Greg-Advantages of digital:
1. Immediate results
3. In many fixed lens digitals, the combination of lens and sensor allow for extremely close focusing without much effort
4. Switching sensitivities and film types on the fly.
Greg-Disadvantages of digital:
1. File size
Steve-No problem with today's storage devices
2. Processing speed to ready the camera for the next shot in full resolution modes
Steve-How about 4 frames per second?
Greg- I have a friend with an E10 - as I remember, in Tiff format the camera took almost 30 seconds to ready itself for the next image - except in burst mode. I only used the camera once. So, are you saying that if you shoot in tiff - and it saves in 12 meg files, that it can shoot just like a film camera? In jpeg, I know you can, but I didn't like the jpeg results.
Steve-Jpeg can be saved at two low compression modes on the E-10. You cannor see the difference. Try this yourself. Take a large tiff image and save it as a jpg with low compression. Then open both of the images in Photoshop. Drag one into the other with "snap" on. You will have two layers perfectly lined up. Now in layers chance the properties of the top layer to difference instead of normal. What you will see is only the pixels that are different. There won't be many that really show up with a difference you can see. Now go back to normal. Magnify an area to some extreme amount. By clicking the eye on the top image on and off you will be instantly comparing the exact area between the two. You will have a very hard time seeing any difference. When you look at dmax readings from tiff, raw, and low compression jpg there is very, very little difference. In fact, I can't imagine why people feel they must use raw other than it is a smaller file than tiff. I will send you some web pages with "see for yourself" reviews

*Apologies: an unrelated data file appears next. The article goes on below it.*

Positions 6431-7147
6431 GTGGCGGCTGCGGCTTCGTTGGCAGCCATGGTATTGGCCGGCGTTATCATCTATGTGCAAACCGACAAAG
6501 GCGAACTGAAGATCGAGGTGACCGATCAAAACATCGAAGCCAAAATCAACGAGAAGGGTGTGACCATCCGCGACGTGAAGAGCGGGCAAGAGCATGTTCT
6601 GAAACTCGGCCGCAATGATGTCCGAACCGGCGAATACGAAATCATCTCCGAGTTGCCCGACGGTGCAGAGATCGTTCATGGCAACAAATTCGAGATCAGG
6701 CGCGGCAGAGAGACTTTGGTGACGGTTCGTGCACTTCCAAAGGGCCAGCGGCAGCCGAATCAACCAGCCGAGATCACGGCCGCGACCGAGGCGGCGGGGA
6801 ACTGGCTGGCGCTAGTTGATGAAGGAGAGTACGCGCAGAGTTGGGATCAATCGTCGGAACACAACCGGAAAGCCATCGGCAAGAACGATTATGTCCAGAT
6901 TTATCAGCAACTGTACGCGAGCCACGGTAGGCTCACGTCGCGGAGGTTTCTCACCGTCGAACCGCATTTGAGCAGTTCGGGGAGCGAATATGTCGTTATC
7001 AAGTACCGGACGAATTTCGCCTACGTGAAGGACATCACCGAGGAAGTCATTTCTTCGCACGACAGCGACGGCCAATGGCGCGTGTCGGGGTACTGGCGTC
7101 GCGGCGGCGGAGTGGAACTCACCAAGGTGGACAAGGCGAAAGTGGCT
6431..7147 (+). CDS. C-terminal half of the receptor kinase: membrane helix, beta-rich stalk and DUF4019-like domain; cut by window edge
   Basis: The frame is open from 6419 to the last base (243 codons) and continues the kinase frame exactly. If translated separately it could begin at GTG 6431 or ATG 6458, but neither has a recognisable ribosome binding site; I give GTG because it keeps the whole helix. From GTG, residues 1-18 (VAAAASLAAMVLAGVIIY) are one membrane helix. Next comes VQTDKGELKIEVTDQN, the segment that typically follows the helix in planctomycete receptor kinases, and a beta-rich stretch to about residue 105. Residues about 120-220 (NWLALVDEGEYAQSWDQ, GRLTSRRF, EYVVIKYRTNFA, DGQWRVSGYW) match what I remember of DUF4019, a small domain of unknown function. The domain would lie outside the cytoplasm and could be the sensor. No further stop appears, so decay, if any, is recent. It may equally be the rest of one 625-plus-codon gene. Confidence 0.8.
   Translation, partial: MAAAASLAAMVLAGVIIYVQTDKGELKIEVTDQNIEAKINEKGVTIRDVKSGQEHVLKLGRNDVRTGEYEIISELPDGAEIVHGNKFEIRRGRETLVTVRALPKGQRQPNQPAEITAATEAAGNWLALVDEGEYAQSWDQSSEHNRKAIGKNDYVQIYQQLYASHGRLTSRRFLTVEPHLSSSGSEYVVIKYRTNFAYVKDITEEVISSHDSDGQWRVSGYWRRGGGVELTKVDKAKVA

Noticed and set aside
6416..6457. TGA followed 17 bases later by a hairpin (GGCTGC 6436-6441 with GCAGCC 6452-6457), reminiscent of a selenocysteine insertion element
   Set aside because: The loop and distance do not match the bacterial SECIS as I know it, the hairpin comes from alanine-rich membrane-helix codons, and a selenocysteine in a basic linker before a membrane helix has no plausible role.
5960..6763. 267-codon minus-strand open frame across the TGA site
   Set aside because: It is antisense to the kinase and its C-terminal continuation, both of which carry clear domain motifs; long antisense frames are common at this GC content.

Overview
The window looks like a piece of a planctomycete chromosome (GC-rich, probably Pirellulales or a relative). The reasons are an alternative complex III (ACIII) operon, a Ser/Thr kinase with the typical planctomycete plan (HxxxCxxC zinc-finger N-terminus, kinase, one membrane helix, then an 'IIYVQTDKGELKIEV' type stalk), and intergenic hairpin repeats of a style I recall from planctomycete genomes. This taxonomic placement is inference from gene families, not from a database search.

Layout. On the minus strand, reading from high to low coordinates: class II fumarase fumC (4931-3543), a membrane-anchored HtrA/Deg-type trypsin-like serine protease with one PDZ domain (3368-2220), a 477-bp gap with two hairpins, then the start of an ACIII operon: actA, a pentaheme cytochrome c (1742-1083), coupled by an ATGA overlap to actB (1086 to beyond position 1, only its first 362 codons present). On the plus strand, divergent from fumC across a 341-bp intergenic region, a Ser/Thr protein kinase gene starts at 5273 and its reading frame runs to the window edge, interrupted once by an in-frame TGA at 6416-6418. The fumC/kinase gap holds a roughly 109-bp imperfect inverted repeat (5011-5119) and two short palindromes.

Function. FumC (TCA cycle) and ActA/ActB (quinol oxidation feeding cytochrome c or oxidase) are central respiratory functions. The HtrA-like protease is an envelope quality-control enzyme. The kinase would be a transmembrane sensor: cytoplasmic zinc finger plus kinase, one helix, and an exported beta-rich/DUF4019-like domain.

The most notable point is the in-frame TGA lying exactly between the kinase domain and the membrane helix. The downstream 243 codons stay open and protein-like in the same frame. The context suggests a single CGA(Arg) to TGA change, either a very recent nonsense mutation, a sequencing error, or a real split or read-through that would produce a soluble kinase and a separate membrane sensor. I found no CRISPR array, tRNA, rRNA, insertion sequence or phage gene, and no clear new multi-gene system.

Greg-Tell me more - There is nothing's I'd like better than to leave film behind for the most part. I know from experience that printing large on inkjets is possible. I have a few 11X14 from my D600L - with a 1.4 mp sensor. I've also used the D1 and found it is very slow, except in burst mode if you shoot in tiff and I've used the D1 a number of times.
3. Color depth. Digital cameras record mainly in RGB and when used in JPEG a good deal of color depth is lost.
Steve-How about 16 bits per color?
Steve-Use rechargables. Mine last through 5 hours of shooting
5. Portable storage is small and slow
Steve-I store 200 images as fast as I push the shutter. Microdrives store more but are a little slow getting up to speed. My camera will hold a 180 and a 120 meg cards - together for 300 megs - or a gig with a microdrive
6. Environmental concerns
Steve-None polluting. No silver, no chemicals, and 100% renewable.
7. Fixed lenses except in expensive models
Steve-Not really. My E-10 has one lens, 9-36 (equal to a 36-142) at f2.0. There are add on lens that go wider or longer - up to 420mm. How would you like a 2 pound f2.4 420mm tele at a small fraction of the price of a 400mm f2.8!!!!!!!
8. Noise in shadow areas